A confluence of factors helped India draw more inbound investments than China for only the second time in a decade.
In a record year for India deals, the rock n’ roll loving leader of Goldman Sachs Group Inc.’s local unit helped broker some of the biggest transactions as Walmart Inc., ArcelorMittal and Berkshire Hathaway Inc. joined a buying spree in the country. Next year will be at least as busy, he says.
Goldman advised on two of the three biggest acquisitions involving Indian companies in 2018, when $128 billion transactions were announced. That put the U.S. investment bank at No. 2 among advisers, according to data compiled by Bloomberg. Chairman and Co-chief Executive Sonjoy Chatterjee predicts that deals in technology-driven consumer and financial services will keep the momentum going in the year ahead.
“All pools of global capital — from strategics to financial sponsors — are focused on India,” Chatterjee said in an interview in Mumbai. “Some of these large global companies are sitting on enormous amounts of cash. They need to get into markets which are important for them, and India is a top priority.”
A confluence of factors helped India draw more inbound investments than China for only the second time in a decade. Foreign acquirers struck a record $39 billion of acquisitions in India this year, Bloomberg-compiled data show. A crackdown on soured loans put assets worth billions on the block just as Asia-focused private equity funds looked to deploy a record war chest and the race for e-commerce dominance started in earnest.
Despite this pace, the 25-year banking veteran makes time to pursue a lifelong passion. For five years now, Chatterjee has moonlighted as the drummer for Victor and the Crowns, a rock-and-roll band that performs on the local circuit of clubs and bars, belting out 1980s classics like “Summer of ’69” and “Mony Mony.”
The two jobs demand the same focus. “Sometimes you feel a bit drained as all these crunch situations involve very high stakes. You have to stay engaged,” Chatterjee said. “In the band, it is no different. If I don’t show up for practice at night and if I don’t do the bit that’s needed to qualify to go on stage, I won’t be given or deserve that position.”
In his day job, that means stretching beyond snagging the biggest deals and trying to unseat JPMorgan Chase & Co. as India’s most active M&A adviser this year. The Asian nation has been awash with corporate scandals of late, with some of its largest companies from Sun Pharmaceutical Industries Ltd. to ICICI Bank Ltd. and Infrastructure Leasing & Financial Services Group facing allegations about the actions of top executives.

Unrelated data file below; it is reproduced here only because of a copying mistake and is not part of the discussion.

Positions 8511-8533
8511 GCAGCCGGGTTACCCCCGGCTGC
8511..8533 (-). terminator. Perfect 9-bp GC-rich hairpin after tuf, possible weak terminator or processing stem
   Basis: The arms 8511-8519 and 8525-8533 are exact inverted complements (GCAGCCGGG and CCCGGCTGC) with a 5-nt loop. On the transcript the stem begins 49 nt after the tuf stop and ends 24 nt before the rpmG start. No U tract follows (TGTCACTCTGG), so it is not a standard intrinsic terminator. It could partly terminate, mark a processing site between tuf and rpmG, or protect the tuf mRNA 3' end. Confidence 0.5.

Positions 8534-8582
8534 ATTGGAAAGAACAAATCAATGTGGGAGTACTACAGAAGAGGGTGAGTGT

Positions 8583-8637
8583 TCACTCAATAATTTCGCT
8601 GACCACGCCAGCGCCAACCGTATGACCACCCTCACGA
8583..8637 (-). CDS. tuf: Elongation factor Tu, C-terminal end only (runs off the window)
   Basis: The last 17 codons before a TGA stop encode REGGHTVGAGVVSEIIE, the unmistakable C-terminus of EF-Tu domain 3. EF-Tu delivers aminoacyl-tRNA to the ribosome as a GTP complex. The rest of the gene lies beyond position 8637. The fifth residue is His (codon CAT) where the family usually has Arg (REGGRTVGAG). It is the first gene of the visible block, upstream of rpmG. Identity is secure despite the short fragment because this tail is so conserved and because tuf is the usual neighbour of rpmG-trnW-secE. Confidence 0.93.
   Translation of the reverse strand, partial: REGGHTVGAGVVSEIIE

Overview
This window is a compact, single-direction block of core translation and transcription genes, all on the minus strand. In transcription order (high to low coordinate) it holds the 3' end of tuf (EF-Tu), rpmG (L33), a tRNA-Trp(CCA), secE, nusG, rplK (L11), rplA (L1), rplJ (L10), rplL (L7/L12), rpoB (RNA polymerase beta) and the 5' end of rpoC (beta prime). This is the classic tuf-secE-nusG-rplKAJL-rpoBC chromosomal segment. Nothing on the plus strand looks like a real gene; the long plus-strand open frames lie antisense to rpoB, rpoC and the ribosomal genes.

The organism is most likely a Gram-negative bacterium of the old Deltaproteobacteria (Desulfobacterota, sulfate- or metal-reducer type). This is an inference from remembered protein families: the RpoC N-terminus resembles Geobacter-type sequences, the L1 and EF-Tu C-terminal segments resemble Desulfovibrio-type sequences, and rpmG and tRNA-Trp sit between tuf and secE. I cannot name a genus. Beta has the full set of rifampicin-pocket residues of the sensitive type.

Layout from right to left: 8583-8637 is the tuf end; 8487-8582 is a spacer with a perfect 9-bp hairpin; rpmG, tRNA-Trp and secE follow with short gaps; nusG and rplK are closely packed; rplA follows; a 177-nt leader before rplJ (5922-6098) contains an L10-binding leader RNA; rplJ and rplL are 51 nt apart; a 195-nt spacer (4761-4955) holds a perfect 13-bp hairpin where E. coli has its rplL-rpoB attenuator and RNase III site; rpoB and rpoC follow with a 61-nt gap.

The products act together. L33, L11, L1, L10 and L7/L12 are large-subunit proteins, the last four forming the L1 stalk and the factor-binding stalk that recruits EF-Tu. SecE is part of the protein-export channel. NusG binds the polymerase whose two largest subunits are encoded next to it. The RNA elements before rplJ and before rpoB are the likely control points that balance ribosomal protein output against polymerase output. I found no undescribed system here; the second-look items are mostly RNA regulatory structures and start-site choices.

Elsewhere in Asia, Goldman is embroiled in probes over how executives dodged the bank’s internal controls while helping Malaysian authorities raise billions of dollars that later went missing.
Chatterjee says he turns down business if it doesn’t pass his filters, chief among which are being comfortable with the source of money and knowing whether the bank can work with a company’s founders in a crunch.
“If we don’t have the confidence that we can deal with an adverse situation when it arises, the business is not for us,” he said.
Fortunately there’s been no dearth of deals, and Chatterjee expects interest among foreign investors to remain strong in 2019.
Already, media tycoon Subhash Chandra has announced plans to offload up to a $1.2 billion stake in India’s biggest publicly-traded TV broadcaster. Top wireless carrier Vodafone Idea Ltd. is exploring a potential sale of its fiber network, while beleaguered Jet Airways Ltd. is also in talks to bring in fresh investments.
In investment banking as in music, you need to be “comfortable amidst changing scenarios,” Chatterjee said. “As the settings change you have to evolve in both banking and music. Without passion, without enjoying it, you can’t do it.”
Here are some excerpts from the rest of the interview:
How is corporate India changing?
“A painful but interesting churn is happening in India — driven by governance and capital — where you will see a new corporate order emerging by 2020. The third factor driving change in corporate India are families that want to rethink the future, either because of the next generation, an uncertain horizon or simply to optimize their portfolio and capital allocation.”
Disruptions caused by the IL&FS defaults
“There is a liquidity issue, which everybody from the central bank to the government is trying to deal with. Investors who are serious, mature and deep will look at the data following disruptions in 2008 and 2013 and determine when to come back in. Going by empirical evidence, the sector takes about 18 months to reverse.”
Opportunities amid the current liquidity crunch
“Special situations funds lend themselves very nicely to wherever capital is scarce. Today, as some of the banks are not able to play, there is a big opportunity. This is the sweet spot. There are opportunities in structured credit, in buying out distressed loans and in real estate financing.” “If you were trying to do this three years back, when all the banks were very active here, they would never let you come on top of the collateral structure. You would be junior to everyone else. That is no longer the case. It’s an opportunity to step in on one’s terms, which protects and provides the returns being sought. For those who want to play in this space, looking back over the years, I cannot think of a better time.”
How long will the opportunity for special situation funds last?
“This opportunity will last for the next three years,” as the bankruptcy processes continue and banks recoup capital. “The financial system also has to get used to the new prudential norms of classification of assets, which have constrained credit activity.” –Bloomberg